The story was a little weak and not especially compelling. The characters were excellent though, beautifully drawn and compelling. Leonard's prose was spare and punchy as only he can be at his best. He IS the Hemingway of crime fiction. McLarty's performance was off the charts, one of the best I have ever heard.

2 of 2 people found this review helpful

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  • Morgan raven
  • 14-03-17

Great book with one annoyance.

For some reason, the quality of the recording isn't good at all in some places and is quiet even at full volume. This doesn't ruin the book at all, but it's a tad irritating. Great book otherwise.

2 of 2 people found this review helpful

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  • Charles Atkinson
  • 15-09-17

Killshot A Bit Familar, But A Fun, Insightful Read

I do enjoy Elmore Leonard's cynical and realistic view of criminals and law enforcement. So what do I mean by Killshot seeming familiar, yet fun? There are several key elements in most of his books...

-The law enforcement agencies are made up of redneck, bull headed thugs, with exception of one or two talented cops.

-Federal programs like Witness Protection are almost always protecting snitches who are guilty of equally heinous crimes as those they are ratting out. This turns out to be a real problem for the few truly innocent people in the system.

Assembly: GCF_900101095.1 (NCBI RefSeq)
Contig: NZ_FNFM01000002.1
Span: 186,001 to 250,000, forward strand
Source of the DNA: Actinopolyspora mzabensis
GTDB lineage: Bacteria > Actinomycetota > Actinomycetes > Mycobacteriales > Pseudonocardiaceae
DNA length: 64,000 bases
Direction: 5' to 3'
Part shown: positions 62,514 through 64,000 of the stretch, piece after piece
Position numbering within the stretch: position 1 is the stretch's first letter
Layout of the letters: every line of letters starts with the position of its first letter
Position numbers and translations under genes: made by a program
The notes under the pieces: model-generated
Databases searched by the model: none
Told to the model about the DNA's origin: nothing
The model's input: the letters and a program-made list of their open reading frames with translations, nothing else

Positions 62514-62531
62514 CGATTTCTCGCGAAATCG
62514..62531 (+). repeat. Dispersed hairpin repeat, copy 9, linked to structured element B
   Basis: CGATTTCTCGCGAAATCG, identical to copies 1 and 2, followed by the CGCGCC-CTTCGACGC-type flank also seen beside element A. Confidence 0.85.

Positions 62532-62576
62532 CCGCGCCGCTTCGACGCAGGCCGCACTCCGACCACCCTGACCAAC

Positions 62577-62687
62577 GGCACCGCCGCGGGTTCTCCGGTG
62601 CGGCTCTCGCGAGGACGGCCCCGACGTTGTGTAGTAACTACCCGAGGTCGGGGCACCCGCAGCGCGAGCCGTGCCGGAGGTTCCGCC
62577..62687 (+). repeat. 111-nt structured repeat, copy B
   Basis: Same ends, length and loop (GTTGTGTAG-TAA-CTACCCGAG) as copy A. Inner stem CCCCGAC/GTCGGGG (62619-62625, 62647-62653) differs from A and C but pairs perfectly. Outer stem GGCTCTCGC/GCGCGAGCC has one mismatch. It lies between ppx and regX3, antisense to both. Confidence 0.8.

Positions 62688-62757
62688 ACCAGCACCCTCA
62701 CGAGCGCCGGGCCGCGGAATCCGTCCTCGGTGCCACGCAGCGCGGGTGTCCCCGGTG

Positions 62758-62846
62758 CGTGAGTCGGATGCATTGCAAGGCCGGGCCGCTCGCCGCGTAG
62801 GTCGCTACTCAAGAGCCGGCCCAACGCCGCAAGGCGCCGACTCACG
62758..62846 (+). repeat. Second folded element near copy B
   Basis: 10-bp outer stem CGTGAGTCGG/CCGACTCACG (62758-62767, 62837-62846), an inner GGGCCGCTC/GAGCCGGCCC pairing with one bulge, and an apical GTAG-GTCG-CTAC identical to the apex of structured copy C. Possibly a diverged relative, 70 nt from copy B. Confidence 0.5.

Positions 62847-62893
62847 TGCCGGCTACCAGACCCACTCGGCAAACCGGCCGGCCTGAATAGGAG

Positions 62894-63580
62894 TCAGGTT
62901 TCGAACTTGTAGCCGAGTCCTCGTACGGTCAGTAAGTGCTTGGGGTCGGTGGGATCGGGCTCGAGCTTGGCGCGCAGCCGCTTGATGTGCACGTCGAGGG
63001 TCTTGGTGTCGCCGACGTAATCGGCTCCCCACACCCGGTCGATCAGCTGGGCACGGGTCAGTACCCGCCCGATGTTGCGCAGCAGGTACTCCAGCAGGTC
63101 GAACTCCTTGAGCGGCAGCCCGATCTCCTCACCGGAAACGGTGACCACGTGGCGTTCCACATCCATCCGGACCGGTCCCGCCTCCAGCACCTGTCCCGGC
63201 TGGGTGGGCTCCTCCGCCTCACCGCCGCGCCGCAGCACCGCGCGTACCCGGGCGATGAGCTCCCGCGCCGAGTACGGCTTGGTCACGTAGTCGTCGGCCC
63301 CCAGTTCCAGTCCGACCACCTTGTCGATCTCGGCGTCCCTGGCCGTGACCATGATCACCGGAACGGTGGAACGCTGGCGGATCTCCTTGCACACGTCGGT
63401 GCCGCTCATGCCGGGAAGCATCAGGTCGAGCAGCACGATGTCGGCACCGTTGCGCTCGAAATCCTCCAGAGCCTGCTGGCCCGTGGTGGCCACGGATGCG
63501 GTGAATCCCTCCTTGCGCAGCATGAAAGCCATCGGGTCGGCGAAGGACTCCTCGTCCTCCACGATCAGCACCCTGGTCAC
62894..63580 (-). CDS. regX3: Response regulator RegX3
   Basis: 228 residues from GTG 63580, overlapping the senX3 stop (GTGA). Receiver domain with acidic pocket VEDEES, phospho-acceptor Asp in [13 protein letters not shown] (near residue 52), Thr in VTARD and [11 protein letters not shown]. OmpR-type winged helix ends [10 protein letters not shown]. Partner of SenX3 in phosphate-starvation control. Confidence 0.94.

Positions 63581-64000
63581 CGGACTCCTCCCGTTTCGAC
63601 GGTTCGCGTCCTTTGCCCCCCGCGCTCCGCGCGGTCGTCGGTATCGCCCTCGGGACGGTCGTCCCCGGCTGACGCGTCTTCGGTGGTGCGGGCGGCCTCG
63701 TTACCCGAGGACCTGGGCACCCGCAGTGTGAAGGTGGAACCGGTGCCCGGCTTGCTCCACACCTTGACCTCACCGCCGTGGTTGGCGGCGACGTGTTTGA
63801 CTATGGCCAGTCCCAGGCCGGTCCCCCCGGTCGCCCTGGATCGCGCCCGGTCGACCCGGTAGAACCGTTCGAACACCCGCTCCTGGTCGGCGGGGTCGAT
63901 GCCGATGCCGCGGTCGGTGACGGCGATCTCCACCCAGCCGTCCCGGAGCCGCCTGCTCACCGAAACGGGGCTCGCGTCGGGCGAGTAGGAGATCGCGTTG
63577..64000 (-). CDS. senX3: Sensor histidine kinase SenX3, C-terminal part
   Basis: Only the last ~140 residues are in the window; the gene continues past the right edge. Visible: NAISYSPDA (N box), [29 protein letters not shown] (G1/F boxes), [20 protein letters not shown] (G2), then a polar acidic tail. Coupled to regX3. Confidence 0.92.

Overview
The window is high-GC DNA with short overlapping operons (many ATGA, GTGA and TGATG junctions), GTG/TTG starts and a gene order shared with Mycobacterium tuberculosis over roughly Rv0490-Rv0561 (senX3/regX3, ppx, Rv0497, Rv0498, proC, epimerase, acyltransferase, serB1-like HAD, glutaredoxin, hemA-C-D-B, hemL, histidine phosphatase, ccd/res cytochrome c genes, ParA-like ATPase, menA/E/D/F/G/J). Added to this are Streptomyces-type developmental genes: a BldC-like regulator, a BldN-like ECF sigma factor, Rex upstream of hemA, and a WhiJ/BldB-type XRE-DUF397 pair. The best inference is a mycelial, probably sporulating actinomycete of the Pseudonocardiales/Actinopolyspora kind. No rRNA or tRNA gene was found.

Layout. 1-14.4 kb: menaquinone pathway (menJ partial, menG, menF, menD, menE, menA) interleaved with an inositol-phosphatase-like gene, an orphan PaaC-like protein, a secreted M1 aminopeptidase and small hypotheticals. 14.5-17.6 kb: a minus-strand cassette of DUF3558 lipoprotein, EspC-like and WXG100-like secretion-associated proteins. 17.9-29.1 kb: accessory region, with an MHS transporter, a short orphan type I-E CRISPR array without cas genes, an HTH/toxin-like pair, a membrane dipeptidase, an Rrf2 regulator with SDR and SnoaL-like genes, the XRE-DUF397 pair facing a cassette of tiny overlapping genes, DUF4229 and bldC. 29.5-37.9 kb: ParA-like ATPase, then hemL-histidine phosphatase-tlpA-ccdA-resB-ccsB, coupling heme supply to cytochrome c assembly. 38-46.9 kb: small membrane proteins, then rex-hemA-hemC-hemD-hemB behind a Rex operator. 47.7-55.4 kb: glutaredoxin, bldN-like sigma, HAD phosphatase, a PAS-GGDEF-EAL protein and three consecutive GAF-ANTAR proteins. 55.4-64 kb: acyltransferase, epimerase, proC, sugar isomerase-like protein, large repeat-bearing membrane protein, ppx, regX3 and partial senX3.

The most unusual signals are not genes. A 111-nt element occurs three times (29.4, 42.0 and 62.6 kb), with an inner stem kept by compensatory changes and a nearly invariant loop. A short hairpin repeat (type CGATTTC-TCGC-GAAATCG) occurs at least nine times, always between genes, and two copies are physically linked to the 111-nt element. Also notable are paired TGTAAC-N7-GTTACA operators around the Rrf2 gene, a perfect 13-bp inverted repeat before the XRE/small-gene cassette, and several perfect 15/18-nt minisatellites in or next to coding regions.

- Leonard always does a great job with character development. The bad guys are stupid and cruel, yet wise in the ways law enforcement works. And they seem to have a unique insight into human nature. Yet there is a cloud of dark humor about them that never fails to make me laugh out loud.

- The heroes here are flawed, yet charasmatic and fun to read about. Again, character development here is premium. Our heroes are a married couple. The husband is honest, hardworking and deeply devoted to his wife. But he is also a bit dimwitted, self centered and clueless about what his wife really needs. She is a caring, committed, patient wife who, after raising their son, is coming into her own. She wants, needs change, but is careful to train her husband how to bring this about without hurting him or their marraige.
Leonard's focus on both of them within the bounds of marraige is nothing short of brilliant.

As I write this review, I am reminded of what a privilege it is to read books by Elmore Leonard.

8 of 12 people found this review helpful

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  • Amanda A.
  • 15-02-18

Bad recording of a great book

Skip this one... the audio is too confusing as the reader switches between tough guy voices. They all sound the same.

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  • Byron
  • 03-02-18

Immersive, poetic, well spoken and kinetic

This is a very well spoken and a very well-written book. I always enjoy Elmore Leonard and his books, and how well the books are narrated.

There is a lot of powerful imagery, short and precise dialogue, short and precise sentences and told add a very fast and immersive pace.

If I did pursue a path Of being a professor or a writing teacher, I would definitely recommend this to creative writing students.

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  • Alethea Jackson
  • 12-01-18

Thrilling.

Loved the story, loved the characters, loved the voice, perfectly read in every way. Only thing that was a bother, the volume of the reader wasn't consistent. Sometimes seeming far away, and I had to turn up or turn down the volume to accommodate.